LITTLE ROCK, Ark.- Fall colors are beginning to pop here in Little Rock. The recent cold snap is just what the trees need to change from green to yellow, red, and orange.
Taking a look around the state using the many ARDOT cameras we can see where different parts of the state are in their foliage progression.
Starting out in Thornton Arkansas, which is located in the southern part of the state, the colors are pretty scattered. There are a few colorful trees but for the most part, the leaves haven’t changed yet.
Moving north to Hot Springs Arkansas there are a bit more colors but green is still the most abundant color.
Here in Little Rock, the colors are slowly changing. Some trees are at their peak and others are taking their time. This shot from the big rock interchange shows that there is still a long way to go until we reach peak color in the capital city.
Finally, in northern Arkansas, we take a look at the ARDOT camera in Fayetteville. Northern parts of the state have seen near-freezing temperatures for the past few weeks. Looking at this picture it’s clear that the Fayetteville area is near peak color.
It’s the first week of November and it looks like southern and central parts of the state are seeing partial color at best. Northern Arkansas is the place to be if you want to do some leaf-peeping this weekend.
Is this earlier or later than normal?
According to the Smoky Mountains foliage map, all of Arkansas should be at or near peak color for the first week of November. It’s the first week of November and only the far Northwestern parts of the state are seeing near peak foliage. This means we are later than normal.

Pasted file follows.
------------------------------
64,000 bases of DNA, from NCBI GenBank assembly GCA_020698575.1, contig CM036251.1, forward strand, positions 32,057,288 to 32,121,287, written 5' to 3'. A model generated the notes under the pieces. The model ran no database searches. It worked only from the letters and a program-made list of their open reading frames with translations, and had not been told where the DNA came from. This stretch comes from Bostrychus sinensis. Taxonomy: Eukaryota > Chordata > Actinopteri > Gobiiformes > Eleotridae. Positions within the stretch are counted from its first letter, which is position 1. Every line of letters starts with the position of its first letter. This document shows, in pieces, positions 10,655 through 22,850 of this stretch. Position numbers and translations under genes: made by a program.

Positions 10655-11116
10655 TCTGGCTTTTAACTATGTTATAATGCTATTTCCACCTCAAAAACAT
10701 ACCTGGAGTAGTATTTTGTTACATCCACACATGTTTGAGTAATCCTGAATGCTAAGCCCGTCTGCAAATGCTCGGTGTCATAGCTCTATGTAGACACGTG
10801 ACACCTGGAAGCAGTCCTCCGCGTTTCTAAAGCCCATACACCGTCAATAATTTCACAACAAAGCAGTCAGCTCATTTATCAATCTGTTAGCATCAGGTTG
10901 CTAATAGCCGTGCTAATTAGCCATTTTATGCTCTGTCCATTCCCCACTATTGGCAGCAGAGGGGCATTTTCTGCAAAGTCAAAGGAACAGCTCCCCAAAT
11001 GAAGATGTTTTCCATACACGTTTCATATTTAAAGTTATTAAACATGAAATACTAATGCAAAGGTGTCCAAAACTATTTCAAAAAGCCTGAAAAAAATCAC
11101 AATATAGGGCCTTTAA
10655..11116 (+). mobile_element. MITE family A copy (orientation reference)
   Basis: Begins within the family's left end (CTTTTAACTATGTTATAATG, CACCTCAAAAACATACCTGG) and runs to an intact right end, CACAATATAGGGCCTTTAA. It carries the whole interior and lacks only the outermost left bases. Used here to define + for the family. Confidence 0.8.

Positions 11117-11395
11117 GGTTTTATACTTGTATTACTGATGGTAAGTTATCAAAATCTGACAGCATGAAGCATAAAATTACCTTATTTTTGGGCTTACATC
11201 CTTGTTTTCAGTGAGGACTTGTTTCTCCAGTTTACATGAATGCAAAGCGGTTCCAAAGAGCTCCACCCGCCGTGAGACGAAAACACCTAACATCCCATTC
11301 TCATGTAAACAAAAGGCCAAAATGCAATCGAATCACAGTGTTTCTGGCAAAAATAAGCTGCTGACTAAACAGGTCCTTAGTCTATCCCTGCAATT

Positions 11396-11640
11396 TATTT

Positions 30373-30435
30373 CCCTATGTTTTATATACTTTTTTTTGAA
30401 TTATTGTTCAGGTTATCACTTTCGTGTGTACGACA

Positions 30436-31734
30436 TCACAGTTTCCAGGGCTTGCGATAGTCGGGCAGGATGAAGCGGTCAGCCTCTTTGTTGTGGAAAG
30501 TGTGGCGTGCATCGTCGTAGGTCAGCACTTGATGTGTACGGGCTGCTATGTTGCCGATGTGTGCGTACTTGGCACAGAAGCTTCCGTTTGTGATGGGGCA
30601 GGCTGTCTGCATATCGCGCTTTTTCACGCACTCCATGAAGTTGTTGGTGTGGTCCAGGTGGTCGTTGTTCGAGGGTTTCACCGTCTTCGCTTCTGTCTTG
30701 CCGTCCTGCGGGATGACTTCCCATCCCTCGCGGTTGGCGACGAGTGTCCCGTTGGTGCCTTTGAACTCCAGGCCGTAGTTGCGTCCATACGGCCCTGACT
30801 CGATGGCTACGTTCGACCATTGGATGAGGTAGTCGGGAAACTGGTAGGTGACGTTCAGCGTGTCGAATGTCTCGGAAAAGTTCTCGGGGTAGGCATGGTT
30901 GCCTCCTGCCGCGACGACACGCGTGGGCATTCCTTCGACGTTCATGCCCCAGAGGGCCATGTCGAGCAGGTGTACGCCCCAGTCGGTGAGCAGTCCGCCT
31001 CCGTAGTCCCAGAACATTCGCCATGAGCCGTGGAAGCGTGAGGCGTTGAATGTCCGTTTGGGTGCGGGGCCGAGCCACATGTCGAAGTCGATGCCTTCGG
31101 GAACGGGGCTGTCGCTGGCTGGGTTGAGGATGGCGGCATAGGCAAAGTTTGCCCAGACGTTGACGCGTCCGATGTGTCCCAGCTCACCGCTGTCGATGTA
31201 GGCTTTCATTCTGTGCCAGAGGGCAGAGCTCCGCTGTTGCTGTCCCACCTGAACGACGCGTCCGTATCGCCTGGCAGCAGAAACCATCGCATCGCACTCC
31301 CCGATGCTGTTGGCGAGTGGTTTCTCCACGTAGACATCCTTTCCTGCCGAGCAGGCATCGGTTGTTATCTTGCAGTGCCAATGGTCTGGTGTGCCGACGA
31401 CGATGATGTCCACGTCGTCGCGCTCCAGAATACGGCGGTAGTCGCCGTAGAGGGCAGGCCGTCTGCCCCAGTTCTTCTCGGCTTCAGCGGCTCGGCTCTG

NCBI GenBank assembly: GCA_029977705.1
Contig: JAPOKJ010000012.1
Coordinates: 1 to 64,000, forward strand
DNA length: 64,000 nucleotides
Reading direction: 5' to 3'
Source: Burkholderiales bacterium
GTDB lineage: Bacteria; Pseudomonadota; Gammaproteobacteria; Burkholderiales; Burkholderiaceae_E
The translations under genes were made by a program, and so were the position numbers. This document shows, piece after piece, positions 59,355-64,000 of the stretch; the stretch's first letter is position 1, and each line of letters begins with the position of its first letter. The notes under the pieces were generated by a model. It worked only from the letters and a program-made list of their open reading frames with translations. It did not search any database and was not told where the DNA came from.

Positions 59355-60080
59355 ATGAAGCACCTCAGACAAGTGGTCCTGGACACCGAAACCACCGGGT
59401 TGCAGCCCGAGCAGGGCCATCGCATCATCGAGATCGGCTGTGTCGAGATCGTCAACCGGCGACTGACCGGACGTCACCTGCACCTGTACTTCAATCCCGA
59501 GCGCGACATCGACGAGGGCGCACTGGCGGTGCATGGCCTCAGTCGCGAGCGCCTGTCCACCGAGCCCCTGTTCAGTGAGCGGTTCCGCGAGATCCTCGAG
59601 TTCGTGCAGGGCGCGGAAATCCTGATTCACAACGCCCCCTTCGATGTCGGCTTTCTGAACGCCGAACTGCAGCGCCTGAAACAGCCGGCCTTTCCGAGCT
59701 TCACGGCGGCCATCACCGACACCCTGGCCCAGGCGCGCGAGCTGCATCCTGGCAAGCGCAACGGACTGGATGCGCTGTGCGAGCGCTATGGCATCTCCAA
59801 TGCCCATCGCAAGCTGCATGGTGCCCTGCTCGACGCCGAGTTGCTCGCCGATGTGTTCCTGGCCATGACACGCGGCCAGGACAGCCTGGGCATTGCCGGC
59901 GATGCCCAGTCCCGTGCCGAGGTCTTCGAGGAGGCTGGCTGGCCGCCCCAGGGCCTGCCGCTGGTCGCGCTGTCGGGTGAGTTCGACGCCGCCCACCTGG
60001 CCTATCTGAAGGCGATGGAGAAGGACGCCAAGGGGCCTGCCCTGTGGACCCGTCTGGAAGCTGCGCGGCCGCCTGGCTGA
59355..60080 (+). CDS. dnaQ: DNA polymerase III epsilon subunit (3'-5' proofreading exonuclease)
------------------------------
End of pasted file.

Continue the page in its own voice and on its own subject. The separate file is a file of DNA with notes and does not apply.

Why is our foliage changing so late this year?
Leaves change when the amount of daylight and temperatures decrease. Since the amount of daylight remains consistent year to year the late fall colors can mainly be blamed on warmer than average temperatures. October finished nearly 5° warmer than average which ended up being the 13th warmest on record. Click here for the full October weather summary.
Warmer weather is just one of the factors that are causing the late foliage. The other factor is the rain that we got this fall. For the months of August and September, Little Rock saw very little rainfall. Both those months finished with rain totals nearly 2″ below normal. October was different. Little Rock recorded just under 4″ of rain, which is very close to average. With the late summer being so dry the trees were starting to drop their leaves early, but the wet weather we saw in October gave them some life. The rain and the warmer than normal temperatures are what have allowed the trees to hold onto their leaves a little longer than normal this year.
If you still want to get some beautiful fall pictures there is plenty of time in central and southern parts of the state.